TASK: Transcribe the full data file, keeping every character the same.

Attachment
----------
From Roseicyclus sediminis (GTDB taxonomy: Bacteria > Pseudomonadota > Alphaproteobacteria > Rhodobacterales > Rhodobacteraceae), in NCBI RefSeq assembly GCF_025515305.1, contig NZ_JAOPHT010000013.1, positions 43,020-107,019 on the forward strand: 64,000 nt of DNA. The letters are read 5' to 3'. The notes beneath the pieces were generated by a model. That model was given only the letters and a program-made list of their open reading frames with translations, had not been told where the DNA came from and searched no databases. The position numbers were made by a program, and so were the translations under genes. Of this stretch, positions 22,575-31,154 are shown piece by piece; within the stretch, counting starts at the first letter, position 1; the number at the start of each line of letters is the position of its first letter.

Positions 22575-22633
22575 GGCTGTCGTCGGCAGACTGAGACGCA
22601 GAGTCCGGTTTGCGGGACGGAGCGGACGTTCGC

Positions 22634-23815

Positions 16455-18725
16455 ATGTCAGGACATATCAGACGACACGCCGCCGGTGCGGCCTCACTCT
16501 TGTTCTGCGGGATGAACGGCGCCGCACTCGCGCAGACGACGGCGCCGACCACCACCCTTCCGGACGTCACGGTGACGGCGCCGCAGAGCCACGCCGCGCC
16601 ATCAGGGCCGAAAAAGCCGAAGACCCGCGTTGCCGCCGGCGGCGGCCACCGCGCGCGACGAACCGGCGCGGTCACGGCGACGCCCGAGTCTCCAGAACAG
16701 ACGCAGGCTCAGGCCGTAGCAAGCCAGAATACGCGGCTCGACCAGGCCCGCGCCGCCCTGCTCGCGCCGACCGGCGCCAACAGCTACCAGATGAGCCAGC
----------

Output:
From Roseicyclus sediminis (GTDB taxonomy: Bacteria > Pseudomonadota > Alphaproteobacteria > Rhodobacterales > Rhodobacteraceae), in NCBI RefSeq assembly GCF_025515305.1, contig NZ_JAOPHT010000013.1, positions 43,020-107,019 on the forward strand: 64,000 nt of DNA. The letters are read 5' to 3'. The notes beneath the pieces were generated by a model. That model was given only the letters and a program-made list of their open reading frames with translations, had not been told where the DNA came from and searched no databases. The position numbers were made by a program, and so were the translations under genes. Of this stretch, positions 22,575-31,154 are shown piece by piece; within the stretch, counting starts at the first letter, position 1; the number at the start of each line of letters is the position of its first letter.

Positions 22575-22633
22575 GGCTGTCGTCGGCAGACTGAGACGCA
22601 GAGTCCGGTTTGCGGGACGGAGCGGACGTTCGC

Positions 22634-23815

Positions 16455-18725
16455 ATGTCAGGACATATCAGACGACACGCCGCCGGTGCGGCCTCACTCT
16501 TGTTCTGCGGGATGAACGGCGCCGCACTCGCGCAGACGACGGCGCCGACCACCACCCTTCCGGACGTCACGGTGACGGCGCCGCAGAGCCACGCCGCGCC
16601 ATCAGGGCCGAAAAAGCCGAAGACCCGCGTTGCCGCCGGCGGCGGCCACCGCGCGCGACGAACCGGCGCGGTCACGGCGACGCCCGAGTCTCCAGAACAG
16701 ACGCAGGCTCAGGCCGTAGCAAGCCAGAATACGCGGCTCGACCAGGCCCGCGCCGCCCTGCTCGCGCCGACCGGCGCCAACAGCTACCAGATGAGCCAGC